State-of-the-art products come from international consortium
- By Katharina Geutebruck
- Jul 01, 2010
The International Special Training Center,
near Obninsk in the Russian Federation,
includes a training facility for the protection
of nuclear materials and installations.
The facility opened in May 2009, following
an extensive upgrade.
Guests recently had the opportunity to tour the
indoor and outdoor training and testing grounds
and the array of new security equipment provided
by manufacturers in the United States, Canada,
Israel, Italy, Japan, France, Germany, Russia and
the United Kingdom.
The ISTC is a national certification and testing laboratory
for physical protection equipment for Russian
power plants and engineering structures. Set up in
1993, the goal of the intergovernmental cooperation
between the United States, Russia, the European
Union and Japan was to redirect former Soviet
weapons scientists to explore peaceful research and
reduce proliferation of the mass destruction weapons
The center supports a wide variety of science and
technology projects in biotechnologies and the environment
as well as nuclear studies and the improvement
of nuclear safety.
“Besides always being networkable and open for
integration, the systems are particularly suitable
for this kind of application because of their video
and alarm management characteristics,” said Lev
Datsenko, Geutebruck’s regional manager for Eastern
Europe. “This will ensure that operators have
complete control of extensive and complex installations.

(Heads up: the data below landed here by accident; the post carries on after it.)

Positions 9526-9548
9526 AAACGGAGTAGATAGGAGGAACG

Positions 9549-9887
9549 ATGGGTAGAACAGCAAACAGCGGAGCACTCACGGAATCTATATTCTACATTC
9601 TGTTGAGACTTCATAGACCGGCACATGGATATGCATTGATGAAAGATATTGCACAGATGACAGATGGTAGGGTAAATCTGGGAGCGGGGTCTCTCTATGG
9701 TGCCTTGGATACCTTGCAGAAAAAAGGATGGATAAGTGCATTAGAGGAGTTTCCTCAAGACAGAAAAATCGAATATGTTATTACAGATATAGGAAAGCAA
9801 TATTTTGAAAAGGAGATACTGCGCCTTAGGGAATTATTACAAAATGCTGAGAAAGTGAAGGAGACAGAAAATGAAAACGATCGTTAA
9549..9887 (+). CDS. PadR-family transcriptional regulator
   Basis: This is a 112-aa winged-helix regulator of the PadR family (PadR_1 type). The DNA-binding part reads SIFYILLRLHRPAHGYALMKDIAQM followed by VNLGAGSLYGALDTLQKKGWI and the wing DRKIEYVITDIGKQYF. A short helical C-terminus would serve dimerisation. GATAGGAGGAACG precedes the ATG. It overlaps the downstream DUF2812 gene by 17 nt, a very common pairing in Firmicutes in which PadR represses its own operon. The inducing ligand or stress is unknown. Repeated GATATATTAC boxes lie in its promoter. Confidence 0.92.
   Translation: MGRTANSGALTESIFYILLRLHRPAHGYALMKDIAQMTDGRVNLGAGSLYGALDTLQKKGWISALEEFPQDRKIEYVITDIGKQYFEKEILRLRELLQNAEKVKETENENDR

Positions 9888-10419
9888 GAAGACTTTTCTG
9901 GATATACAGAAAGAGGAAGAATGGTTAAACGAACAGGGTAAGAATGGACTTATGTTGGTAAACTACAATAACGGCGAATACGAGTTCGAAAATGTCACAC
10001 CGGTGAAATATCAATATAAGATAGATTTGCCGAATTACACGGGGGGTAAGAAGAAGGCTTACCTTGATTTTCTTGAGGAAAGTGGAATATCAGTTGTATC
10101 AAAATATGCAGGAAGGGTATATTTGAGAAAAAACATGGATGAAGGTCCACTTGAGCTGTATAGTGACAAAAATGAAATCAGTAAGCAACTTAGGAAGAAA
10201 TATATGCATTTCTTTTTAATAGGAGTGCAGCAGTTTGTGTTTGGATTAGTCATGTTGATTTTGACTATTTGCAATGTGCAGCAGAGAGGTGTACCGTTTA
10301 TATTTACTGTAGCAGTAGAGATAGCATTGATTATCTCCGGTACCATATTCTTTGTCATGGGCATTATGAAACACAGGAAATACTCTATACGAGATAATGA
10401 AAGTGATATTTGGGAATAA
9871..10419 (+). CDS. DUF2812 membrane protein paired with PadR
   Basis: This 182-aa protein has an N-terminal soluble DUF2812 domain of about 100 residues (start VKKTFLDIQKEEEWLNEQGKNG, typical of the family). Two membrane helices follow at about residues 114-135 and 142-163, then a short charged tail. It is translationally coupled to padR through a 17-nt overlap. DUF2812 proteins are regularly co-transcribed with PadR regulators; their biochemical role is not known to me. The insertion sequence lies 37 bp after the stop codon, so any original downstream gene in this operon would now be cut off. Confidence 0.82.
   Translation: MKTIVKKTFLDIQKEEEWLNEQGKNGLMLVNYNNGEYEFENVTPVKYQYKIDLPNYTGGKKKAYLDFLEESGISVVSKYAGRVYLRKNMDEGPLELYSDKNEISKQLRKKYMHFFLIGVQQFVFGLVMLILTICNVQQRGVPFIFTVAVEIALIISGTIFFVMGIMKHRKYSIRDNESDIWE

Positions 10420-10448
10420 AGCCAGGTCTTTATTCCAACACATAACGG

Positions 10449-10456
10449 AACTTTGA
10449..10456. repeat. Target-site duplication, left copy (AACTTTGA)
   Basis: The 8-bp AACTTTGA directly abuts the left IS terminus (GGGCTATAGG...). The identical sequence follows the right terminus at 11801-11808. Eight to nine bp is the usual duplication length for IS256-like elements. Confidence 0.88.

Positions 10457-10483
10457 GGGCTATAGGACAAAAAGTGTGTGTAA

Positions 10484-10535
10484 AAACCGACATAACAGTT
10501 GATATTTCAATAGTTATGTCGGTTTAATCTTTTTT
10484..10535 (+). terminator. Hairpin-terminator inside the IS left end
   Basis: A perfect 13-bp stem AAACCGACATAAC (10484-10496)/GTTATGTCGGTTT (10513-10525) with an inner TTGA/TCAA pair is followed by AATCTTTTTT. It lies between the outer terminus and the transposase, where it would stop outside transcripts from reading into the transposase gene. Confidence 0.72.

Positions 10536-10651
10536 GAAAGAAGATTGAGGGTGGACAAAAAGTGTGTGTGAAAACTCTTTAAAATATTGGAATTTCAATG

An additional attraction is that their video
encoding is so fast that there are no latency problems
so users get real-time handling of speed dome
cameras and pan and tilt systems.”
With Canada’s support through its Security Fund,
the International Atomic Energy Agency has been
able to upgrade facilities at Obninsk. This is where
operators and inspectors of physical protection
systems at nuclear facilities from the former Soviet
Union and other IAEA member states receive practical
training and newly developed equipment is
tested and approved for use in the field.
To ensure that its training on combating attack,
sabotage and theft of nuclear materials is as realistic
as possible, the center now has a range of security
equipment typical of current nuclear installations.
Applications at the site include Geutebruck’s re_porter
and GeViScope video security platforms, which
have been integrated with a large number of thirdparty
systems, including person and vehicle access
control systems, and a variety of different intruder
and perimeter detection facilities to simulate the
complex systems used in nuclear plants.
The center also employs a pan-and-tilt camera
system at the outdoor training area. This color camera
system also is equipped with an IR spotlight, but
the system can incorporate a CCD camera and a
thermal imaging cameras to enable
the identification of intruders in fog
Katharina Geutebruck is the managing
director at Geutebruck GmbH.